This series consists of talks in the areas of Cosmology, Gravitation and Particle Physics.
On small scales, our understanding of dark matter in galaxies is incomplete. One example is that high resolution simulations predict a large number of subhalos in dark matter halos, which should be seen in our Milky Way galaxy as a host of satellite galaxies. Many plausible astrophysical mechanisms have been proposed to explain why we don't clearly see large numbers of such satellite galaxies, but this remains a test of the cold dark matter scenario that has yet to be passed.
Eugenio Bianchi and Matteo Smerlak have found a beautiful relationship between the Hawking radiation energy and von Neumann entropy in a conformal field emitted by a semiclassical two-dimensional black hole. Shohreh Abdolrahimi and I compared this relationship with what might be expected for unitary evolution of a quantum black hole in four and higher dimensions.
High resolution CMB experiments, such as ACT, SPT, and the Planck satellite are making precision measurements of the secondary anisotropies caused by the thermal Sunyaev Zel'dovich (tSZ) effect from galaxy clusters. However, our ability to obtain cosmological information from this tSZ signal is limited by our theoretical understanding of the baryons in clusters and groups.
Understanding the physics of galaxy formation is arguably among the greatest problems in modern astrophysics. Recent cosmological simulations have demonstrated that "feedback" by star formation, supernovae and active galactic nuclei appears to be critical in obtaining realistic disk galaxies, to slow down star formation to the small observed rates, to move gas and metals out of galaxies into the intergalactic medium, and to balance radiative cooling of the low-entropy gas at the centers of galaxy clusters.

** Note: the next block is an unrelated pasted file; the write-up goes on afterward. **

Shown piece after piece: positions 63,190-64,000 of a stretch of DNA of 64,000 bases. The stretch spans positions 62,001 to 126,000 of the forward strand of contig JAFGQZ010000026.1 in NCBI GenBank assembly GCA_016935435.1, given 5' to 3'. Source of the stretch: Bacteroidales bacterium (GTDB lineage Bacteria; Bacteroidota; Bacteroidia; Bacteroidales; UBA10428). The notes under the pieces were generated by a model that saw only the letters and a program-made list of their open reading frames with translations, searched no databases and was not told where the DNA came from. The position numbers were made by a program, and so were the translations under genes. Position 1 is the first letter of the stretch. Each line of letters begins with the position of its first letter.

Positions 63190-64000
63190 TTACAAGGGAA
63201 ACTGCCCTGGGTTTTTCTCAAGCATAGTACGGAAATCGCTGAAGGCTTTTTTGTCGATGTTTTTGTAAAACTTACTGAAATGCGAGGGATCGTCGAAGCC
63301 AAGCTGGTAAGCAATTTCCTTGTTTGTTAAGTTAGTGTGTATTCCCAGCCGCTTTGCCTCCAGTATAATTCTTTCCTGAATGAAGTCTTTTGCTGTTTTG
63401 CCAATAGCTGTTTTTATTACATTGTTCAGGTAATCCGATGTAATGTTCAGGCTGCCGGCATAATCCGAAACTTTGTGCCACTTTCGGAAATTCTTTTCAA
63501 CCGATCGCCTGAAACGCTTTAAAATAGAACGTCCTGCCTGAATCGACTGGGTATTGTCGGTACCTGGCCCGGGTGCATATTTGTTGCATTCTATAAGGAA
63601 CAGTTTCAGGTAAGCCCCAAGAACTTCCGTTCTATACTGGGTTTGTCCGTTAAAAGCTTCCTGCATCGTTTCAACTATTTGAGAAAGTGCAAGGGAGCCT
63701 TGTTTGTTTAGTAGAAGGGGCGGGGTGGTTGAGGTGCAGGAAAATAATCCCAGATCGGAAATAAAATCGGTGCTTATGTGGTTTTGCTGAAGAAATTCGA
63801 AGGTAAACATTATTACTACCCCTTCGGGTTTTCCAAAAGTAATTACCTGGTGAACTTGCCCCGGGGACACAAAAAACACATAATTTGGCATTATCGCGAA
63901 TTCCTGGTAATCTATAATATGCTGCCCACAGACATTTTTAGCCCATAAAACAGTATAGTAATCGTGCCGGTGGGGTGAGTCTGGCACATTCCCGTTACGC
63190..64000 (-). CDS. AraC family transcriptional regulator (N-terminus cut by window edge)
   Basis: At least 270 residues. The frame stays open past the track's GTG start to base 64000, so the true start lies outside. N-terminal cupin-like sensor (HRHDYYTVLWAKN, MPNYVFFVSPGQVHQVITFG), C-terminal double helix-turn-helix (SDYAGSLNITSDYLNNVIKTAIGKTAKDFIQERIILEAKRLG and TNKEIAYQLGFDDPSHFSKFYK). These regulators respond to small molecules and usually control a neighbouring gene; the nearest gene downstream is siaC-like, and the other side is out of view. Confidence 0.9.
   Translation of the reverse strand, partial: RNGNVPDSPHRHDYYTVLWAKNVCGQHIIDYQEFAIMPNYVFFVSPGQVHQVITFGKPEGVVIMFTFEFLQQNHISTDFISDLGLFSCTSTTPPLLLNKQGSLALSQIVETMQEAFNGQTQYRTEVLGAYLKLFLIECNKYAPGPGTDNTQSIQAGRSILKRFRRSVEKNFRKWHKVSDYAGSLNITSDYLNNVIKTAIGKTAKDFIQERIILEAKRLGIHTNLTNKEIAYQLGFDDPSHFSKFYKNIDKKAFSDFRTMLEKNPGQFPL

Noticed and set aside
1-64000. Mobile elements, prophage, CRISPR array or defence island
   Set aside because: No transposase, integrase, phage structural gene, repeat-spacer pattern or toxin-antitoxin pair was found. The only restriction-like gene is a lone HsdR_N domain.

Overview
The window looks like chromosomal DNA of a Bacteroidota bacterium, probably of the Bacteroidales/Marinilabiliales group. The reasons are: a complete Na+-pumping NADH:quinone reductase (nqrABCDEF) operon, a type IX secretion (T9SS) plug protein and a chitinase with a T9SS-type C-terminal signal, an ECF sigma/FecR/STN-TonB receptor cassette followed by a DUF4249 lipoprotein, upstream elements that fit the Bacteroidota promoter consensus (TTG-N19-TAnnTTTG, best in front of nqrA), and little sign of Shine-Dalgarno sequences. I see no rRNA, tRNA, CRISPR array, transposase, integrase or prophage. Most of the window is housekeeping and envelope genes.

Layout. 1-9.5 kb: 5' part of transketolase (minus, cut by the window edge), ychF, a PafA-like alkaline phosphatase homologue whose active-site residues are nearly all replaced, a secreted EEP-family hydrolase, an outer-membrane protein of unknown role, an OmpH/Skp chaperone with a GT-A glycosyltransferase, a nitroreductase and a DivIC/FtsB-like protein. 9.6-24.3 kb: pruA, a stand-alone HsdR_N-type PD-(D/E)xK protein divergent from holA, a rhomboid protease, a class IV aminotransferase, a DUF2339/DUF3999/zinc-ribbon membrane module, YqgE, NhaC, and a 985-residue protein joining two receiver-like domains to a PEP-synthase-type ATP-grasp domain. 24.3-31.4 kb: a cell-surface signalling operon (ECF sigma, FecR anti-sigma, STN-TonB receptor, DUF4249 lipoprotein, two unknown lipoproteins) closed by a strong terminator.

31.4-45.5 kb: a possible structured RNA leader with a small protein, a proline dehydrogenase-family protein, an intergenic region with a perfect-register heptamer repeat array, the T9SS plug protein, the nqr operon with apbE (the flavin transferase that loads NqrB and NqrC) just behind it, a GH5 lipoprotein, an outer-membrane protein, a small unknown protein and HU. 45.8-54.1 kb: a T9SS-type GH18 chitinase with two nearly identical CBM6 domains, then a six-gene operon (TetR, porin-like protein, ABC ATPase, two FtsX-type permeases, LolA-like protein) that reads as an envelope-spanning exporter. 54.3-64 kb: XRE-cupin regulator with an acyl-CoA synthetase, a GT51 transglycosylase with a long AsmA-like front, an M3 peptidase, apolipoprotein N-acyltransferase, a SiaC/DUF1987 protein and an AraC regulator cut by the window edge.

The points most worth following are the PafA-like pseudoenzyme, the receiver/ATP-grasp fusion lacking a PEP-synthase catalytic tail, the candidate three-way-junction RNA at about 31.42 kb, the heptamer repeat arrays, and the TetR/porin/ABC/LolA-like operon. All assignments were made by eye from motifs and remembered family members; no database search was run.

Photometric surveys are often larger and extend to fainter magnitudes than spectroscopic samples, and can therefore yield more precise cosmological measurements. However, photometric data are significantly contaminated by multiple sources of systematics, either intrinsic, observational, or instrumental. These systematics affect the properties of the raw images in complex ways, propagate into the final catalogues, and create spurious spatial correlations.
More than a decade after its discovery, cosmic acceleration still
poses a puzzle for modern cosmology and a plethora of models of dark energy
or modified gravity, able to reproduce the observed expansion history, have
been proposed as alternatives to the cosmological standard model. In recent
years it has become increasingly evident that probes of the expansion his-
tory are not sufficient to distinguish among the candidate models, and that
it is necessary to combine those with observations that probe the dynamics